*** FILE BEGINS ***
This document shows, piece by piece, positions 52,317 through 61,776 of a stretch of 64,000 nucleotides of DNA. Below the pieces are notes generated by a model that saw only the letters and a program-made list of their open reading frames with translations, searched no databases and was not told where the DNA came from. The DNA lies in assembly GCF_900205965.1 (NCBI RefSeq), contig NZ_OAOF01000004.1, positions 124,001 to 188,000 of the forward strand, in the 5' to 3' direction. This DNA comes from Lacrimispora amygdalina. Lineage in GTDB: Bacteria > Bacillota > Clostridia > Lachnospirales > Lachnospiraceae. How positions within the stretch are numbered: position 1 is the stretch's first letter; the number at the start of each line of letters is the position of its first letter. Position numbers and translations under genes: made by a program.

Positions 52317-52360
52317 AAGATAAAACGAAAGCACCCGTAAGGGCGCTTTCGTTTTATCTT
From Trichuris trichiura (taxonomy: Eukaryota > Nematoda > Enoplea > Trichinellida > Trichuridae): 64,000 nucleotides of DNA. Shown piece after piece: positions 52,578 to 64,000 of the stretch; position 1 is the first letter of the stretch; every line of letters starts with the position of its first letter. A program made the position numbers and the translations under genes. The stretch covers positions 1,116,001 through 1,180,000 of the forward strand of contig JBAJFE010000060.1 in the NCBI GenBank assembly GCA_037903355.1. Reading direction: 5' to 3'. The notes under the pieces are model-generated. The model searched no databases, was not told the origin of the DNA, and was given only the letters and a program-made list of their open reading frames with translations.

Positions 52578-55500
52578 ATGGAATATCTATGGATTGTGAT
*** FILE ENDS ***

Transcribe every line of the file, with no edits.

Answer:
This document shows, piece by piece, positions 52,317 through 61,776 of a stretch of 64,000 nucleotides of DNA. Below the pieces are notes generated by a model that saw only the letters and a program-made list of their open reading frames with translations, searched no databases and was not told where the DNA came from. The DNA lies in assembly GCF_900205965.1 (NCBI RefSeq), contig NZ_OAOF01000004.1, positions 124,001 to 188,000 of the forward strand, in the 5' to 3' direction. This DNA comes from Lacrimispora amygdalina. Lineage in GTDB: Bacteria > Bacillota > Clostridia > Lachnospirales > Lachnospiraceae. How positions within the stretch are numbered: position 1 is the stretch's first letter; the number at the start of each line of letters is the position of its first letter. Position numbers and translations under genes: made by a program.

Positions 52317-52360
52317 AAGATAAAACGAAAGCACCCGTAAGGGCGCTTTCGTTTTATCTT
From Trichuris trichiura (taxonomy: Eukaryota > Nematoda > Enoplea > Trichinellida > Trichuridae): 64,000 nucleotides of DNA. Shown piece after piece: positions 52,578 to 64,000 of the stretch; position 1 is the first letter of the stretch; every line of letters starts with the position of its first letter. A program made the position numbers and the translations under genes. The stretch covers positions 1,116,001 through 1,180,000 of the forward strand of contig JBAJFE010000060.1 in the NCBI GenBank assembly GCA_037903355.1. Reading direction: 5' to 3'. The notes under the pieces are model-generated. The model searched no databases, was not told the origin of the DNA, and was given only the letters and a program-made list of their open reading frames with translations.

Positions 52578-55500
52578 ATGGAATATCTATGGATTGTGAT